Saturday 24 February 2018

The Schmidt conundrum

Ireland head coach must show innovation and take risk – but it will be impossible to play his 'strongest team' in all three internationals

Ireland head coach Joe Schmidt
Ireland head coach Joe Schmidt
Tony Ward

Tony Ward

There's no show like a Joe show and that will be the earnest desire of rugby aficionados and the wider sporting community as Joe Schmidt faces a baptism of fire with a testing series of games over the next three weekends.

Short of throwing in South Africa to complete the 'Big Three', this is as tough a November schedule as you can get.

The new Ireland coach shares Mullingar roots with the entertainment legend that was the great Joe Dolan, having coached at Cullion and Wilson's Hospital School in Westmeath when he first hit these shores back in the early '90s.

For the affable Kiwi it is a huge change in rugby conditions. Making the move from the daily working environment to the much more sporadic national set-up is fraught with danger and frustration.

ACCURACY

That is a major shift, particularly for one so meticulous in terms of passing accuracy, drill perfection and essential repetition.

He is acutely aware of the goodwill that exists towards him out there, but equally has he been here long enough now to appreciate how fickle new-age rugby support can be.

The days when a 60-minute gutsy showing from Ireland ending in narrow defeat – moral victory, we called it – have long passed us by.

Schmidt, Les Kiss and new forwards coach John Plumtree need time, but time doesn't come as part of the package in Test rugby.

So given the uncompromising schedule that lies ahead, let us put ourselves in the new man's shoes.

First up it's Samoa – a team on a mission, with Ireland the only tier-one opposition on this all-too-infrequent European tour for the Pacific island nation. For coach Stephen Betham it's a case of all hands on deck, and a full-strength XV will be gunning for Ireland at the Aviva Stadium next weekend.

Contrast that with the dilemma confronting Schmidt in his first Test as coach. Essentially, the main man has three questions to ask himself:

1 Do I field my strongest available team in every game?

2 Do I field my shadow XV in the opening Test and build from there?

3. Or do I strike a middle line and mix and match what I believe to be a balanced line-up capable of giving the new set-up a winning start?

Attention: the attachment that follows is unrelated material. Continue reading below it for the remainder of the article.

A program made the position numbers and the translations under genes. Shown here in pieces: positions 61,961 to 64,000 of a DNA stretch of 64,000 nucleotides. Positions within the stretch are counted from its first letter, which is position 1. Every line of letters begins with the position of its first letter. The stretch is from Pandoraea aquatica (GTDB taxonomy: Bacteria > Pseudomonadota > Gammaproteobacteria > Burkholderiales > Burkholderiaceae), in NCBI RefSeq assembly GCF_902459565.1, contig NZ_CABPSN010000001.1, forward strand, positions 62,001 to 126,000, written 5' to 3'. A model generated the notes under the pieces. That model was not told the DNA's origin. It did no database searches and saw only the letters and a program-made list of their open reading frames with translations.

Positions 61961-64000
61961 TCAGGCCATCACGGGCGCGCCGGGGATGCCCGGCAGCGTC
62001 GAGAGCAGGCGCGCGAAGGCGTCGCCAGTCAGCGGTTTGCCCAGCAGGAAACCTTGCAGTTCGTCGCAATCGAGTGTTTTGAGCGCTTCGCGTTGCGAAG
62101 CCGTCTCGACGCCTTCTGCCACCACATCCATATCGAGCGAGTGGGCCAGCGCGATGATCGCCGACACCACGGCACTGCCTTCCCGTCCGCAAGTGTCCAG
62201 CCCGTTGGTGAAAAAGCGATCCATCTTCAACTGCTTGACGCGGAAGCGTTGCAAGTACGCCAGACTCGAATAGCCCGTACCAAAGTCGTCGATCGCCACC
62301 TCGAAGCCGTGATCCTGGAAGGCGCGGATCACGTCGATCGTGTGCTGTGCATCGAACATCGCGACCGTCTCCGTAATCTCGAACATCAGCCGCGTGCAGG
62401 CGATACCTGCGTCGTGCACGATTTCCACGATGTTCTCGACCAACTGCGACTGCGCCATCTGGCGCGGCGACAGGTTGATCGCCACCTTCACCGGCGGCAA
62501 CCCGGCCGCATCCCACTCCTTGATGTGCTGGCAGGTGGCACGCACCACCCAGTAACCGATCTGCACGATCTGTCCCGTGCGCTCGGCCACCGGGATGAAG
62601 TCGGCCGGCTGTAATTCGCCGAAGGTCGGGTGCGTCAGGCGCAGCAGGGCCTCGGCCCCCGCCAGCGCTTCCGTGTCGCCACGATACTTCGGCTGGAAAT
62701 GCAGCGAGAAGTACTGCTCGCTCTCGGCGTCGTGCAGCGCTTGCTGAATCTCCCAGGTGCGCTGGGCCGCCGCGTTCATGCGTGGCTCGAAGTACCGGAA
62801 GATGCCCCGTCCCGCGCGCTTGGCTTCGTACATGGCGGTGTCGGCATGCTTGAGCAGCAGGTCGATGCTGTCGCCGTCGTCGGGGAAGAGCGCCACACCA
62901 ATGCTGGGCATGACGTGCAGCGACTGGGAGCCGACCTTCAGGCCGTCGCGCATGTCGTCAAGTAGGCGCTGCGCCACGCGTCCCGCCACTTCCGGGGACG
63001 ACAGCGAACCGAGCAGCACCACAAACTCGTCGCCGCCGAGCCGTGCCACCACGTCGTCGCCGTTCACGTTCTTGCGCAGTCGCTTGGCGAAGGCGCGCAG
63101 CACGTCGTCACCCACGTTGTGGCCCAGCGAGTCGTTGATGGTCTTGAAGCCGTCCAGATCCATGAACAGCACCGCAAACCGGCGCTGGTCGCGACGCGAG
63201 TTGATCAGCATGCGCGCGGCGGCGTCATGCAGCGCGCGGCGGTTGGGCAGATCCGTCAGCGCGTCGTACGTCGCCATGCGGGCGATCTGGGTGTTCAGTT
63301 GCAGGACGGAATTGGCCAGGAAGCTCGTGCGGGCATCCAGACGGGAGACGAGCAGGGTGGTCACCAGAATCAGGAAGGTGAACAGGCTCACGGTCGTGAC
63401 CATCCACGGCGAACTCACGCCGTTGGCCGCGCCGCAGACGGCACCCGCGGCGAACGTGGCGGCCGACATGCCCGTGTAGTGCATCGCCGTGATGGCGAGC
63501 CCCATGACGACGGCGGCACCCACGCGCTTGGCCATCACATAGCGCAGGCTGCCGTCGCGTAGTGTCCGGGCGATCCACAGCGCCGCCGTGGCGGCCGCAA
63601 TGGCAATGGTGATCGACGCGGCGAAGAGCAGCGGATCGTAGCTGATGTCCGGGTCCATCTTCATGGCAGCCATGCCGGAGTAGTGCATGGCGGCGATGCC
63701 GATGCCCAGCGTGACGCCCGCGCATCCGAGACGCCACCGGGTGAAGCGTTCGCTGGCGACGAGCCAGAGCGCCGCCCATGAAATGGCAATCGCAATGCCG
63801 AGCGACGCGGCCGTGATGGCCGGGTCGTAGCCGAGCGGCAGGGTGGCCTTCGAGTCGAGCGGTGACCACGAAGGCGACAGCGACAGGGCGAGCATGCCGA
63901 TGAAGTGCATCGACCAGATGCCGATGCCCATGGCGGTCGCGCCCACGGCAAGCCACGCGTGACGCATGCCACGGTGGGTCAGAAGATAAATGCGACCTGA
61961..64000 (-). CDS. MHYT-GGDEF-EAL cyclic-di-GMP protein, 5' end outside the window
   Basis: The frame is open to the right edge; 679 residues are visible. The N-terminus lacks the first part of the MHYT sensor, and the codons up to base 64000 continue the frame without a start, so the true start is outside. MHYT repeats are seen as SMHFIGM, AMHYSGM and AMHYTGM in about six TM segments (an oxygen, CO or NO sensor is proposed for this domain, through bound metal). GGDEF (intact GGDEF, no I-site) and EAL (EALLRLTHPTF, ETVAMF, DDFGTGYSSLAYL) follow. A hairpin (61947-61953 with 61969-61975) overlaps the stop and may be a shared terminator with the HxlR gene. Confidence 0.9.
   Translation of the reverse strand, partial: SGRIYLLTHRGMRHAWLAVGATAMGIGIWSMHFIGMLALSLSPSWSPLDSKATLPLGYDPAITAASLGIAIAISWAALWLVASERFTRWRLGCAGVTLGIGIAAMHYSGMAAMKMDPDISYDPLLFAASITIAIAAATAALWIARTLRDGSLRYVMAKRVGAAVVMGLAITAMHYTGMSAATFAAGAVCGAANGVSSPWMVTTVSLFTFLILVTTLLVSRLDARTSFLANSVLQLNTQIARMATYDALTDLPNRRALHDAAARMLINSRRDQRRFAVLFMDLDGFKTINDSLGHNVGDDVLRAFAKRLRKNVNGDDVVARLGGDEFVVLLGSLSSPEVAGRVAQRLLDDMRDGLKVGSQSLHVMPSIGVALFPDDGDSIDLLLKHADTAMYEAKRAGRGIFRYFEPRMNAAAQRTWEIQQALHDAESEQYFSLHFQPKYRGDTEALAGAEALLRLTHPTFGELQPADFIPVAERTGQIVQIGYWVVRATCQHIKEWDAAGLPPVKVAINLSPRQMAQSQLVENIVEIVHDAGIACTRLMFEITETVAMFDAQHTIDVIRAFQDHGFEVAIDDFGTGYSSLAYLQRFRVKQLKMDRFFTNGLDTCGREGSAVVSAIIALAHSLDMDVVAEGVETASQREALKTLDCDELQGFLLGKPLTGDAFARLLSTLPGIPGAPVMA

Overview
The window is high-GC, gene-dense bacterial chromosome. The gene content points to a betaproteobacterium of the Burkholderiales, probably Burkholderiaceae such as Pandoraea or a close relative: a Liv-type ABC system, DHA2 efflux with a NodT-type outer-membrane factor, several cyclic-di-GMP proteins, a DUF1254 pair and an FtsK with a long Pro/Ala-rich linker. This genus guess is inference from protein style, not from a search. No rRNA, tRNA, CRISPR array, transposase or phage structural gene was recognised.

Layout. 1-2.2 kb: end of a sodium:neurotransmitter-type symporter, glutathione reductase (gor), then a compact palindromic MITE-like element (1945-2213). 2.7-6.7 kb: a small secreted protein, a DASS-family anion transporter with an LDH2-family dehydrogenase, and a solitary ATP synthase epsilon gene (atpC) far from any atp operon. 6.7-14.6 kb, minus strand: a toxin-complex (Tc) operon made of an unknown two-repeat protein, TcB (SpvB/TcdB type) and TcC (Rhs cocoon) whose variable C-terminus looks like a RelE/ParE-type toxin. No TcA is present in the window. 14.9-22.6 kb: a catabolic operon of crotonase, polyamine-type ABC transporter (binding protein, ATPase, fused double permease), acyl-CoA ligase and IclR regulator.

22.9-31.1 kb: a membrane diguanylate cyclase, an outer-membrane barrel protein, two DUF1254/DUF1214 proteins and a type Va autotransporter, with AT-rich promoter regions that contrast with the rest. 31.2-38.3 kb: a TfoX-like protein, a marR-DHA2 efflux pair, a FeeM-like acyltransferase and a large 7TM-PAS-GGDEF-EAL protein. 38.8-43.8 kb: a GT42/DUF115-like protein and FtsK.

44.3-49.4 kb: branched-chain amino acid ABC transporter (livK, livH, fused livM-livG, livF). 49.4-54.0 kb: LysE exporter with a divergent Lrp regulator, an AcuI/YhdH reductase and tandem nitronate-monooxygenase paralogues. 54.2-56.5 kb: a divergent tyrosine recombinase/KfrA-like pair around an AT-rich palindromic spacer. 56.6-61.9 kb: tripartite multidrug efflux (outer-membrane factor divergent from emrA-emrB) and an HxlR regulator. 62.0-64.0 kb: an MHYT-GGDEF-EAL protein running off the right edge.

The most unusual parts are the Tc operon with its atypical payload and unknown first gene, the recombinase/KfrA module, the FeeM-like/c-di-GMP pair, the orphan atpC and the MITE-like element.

It is a complicated conundrum, amplified by the quality of opposition in the opening game.

Were he to go for his best starting XV based on form and experience, albeit under a different regime, I suspect that as many as 13, perhaps 14, of his first-up XV would pick themselves.

Probably left wing and one second-row berth are areas warranting an element of midnight oil. Were Donnacha Ryan and Simon Zebo fit and available, the strongest line-up, even under a new coach, would surely give Schmidt few headaches.

Keith Earls – although out of his comfort zone on the left – and Dan Tuohy – on fire for Ulster – would be the main contenders to wear No 11 and No 4 respectively based on form in my book.

That would make for a first up XV along the following lines:

R Kearney; T Bowe, B O'Driscoll, G D'Arcy, K Earls; J Sexton, C Murray; C Healy, R Best , M Ross; D Tuohy, P O'Connell; P O'Mahony, S O'Brien, J Heaslip.

Were the risk-laden decision taken to delve into the extended squad and field a shadow XV it might materialise, with Ian Madigan filling in at full-back, as follows:

I Madigan; F McFadden, R Henshaw, L Marshall, D Kearney; P Jackson, E Reddan; T Court, S Cronin, D Fitzpatrick; M McCarthy, D Toner; K McLaughlin, C Henry, J Coughlan.

FLOGGING

But, given the quality of opposition, that is a luxury Schmidt does not enjoy so, short of flogging his first-choice selection three weekends running, never mind the almost guaranteed injury that would involve, it is imperative he shows some innovation, and yes risk, beyond the tried and trusted.

I will deal with the likely selection in more minute detail in the coming days plus the captaincy but, on the basis of hard-core experience sprinkled throughout every line, the following mix might just meet the Samoan demand:

R Kearney; F McFadden, B O'Driscoll, L Marshall, K Earls; J Sexton, E Reddan; T Court, R Best, M Ross; M McCarthy, P O'Connell; K McLaughlin, C Henry, J Heaslip.

As the clock ticks down ahead of the opening 'Joe Show', the air of anticipation surrounding his maiden Ireland selection will grow.

He is between a rock and hard place but, as his record to date shows, if anyone can find the most effective way out, it is the man from Manawatu.

Whatever happens, an exciting few weeks lie ahead.

Irish Independent

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